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Winter Olympics tech on track

A year before the 2010 Winter Olympics are set to start in Vancouver, the technological backbone is nearly ready.

Nick Heath Chief reporter
Nick Heath is a computer science student and was formerly a journalist at TechRepublic and ZDNet.
Nick Heath

A year before the Winter Olympics in Vancouver get under way the technological backbone is nearing the finish line.


The 2010 Olympic Games will depend on the 13 computer systems handling everything from streaming results worldwide to workforce management, as well as protecting the games from security breaches and technical faults.

Atos Origin, the company overseeing the installation of the Games' IT, says that systems are in place and are being put through 100,000 hours of testing.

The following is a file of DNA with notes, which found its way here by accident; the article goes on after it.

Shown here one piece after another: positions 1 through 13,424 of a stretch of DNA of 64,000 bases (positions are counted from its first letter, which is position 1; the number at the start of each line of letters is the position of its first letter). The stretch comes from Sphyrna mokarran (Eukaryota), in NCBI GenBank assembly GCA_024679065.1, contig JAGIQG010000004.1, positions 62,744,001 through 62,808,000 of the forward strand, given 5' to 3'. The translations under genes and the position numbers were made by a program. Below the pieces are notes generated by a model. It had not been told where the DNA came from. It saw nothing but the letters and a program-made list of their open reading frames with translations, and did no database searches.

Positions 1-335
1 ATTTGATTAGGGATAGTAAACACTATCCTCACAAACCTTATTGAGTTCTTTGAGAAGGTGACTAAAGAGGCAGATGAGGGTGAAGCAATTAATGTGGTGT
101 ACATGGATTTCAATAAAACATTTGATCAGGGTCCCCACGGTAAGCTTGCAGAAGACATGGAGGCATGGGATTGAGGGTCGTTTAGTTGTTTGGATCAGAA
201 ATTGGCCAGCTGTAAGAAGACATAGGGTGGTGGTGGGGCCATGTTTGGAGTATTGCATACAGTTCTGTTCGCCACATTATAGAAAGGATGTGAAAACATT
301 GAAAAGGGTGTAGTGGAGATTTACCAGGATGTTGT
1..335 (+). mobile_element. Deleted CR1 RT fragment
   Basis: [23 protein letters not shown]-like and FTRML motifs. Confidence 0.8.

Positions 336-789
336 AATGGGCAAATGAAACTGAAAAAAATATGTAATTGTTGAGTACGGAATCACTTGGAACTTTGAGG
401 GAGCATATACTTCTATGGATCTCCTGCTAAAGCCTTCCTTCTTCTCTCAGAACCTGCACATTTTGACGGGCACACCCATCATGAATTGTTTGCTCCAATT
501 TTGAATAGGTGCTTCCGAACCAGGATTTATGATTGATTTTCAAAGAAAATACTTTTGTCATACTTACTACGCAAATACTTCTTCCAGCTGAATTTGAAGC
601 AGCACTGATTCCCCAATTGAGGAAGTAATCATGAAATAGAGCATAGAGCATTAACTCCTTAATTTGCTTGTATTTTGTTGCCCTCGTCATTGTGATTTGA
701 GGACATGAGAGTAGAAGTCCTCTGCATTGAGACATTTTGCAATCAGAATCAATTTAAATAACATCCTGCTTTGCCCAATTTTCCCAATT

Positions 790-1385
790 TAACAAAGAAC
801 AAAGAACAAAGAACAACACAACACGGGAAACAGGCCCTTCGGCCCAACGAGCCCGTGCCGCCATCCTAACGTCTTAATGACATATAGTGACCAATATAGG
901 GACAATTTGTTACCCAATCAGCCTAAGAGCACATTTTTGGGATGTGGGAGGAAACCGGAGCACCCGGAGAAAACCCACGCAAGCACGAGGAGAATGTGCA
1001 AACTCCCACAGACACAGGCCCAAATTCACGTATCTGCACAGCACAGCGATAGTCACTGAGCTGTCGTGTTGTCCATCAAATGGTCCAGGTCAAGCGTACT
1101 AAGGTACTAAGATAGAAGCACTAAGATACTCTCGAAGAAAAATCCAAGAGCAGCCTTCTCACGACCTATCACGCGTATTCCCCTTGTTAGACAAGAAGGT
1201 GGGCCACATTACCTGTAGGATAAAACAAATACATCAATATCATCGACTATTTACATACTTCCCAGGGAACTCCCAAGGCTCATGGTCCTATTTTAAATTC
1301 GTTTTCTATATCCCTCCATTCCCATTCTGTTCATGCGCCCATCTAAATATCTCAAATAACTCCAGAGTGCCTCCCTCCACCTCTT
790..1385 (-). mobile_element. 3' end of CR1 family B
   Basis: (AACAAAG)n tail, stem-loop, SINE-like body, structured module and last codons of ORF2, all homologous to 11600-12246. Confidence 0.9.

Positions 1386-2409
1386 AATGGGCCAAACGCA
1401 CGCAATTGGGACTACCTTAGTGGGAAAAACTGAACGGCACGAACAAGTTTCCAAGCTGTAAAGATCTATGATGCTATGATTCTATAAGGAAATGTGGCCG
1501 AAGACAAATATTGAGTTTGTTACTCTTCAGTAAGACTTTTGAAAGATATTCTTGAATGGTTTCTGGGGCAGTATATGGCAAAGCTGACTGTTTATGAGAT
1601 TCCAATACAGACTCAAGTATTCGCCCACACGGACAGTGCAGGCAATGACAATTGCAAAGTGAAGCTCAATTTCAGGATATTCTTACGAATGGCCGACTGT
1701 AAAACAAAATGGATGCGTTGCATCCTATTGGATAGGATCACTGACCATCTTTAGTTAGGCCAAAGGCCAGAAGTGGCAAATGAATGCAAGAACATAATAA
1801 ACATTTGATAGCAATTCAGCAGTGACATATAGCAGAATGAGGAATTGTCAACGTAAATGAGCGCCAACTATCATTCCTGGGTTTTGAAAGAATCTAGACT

"Like the athletes, this complex network of systems must work perfectly from the first moment, in front of three billion people. There is no second chance," Magnus Alvarsson, Atos Origin's chief integrator for the 2010 Games, said in a statement.

Atos Origin has overseen IT at the Olympic Games since 2002 and is responsible for overseeing the technology behind the London Games in 2012.

The London Games' chief integrator recently told Silicon.com that the IT backbone for the 2012 Games would be trimmed in a drive for "sustainability."

Nick Heath of Silicon.com reports from London.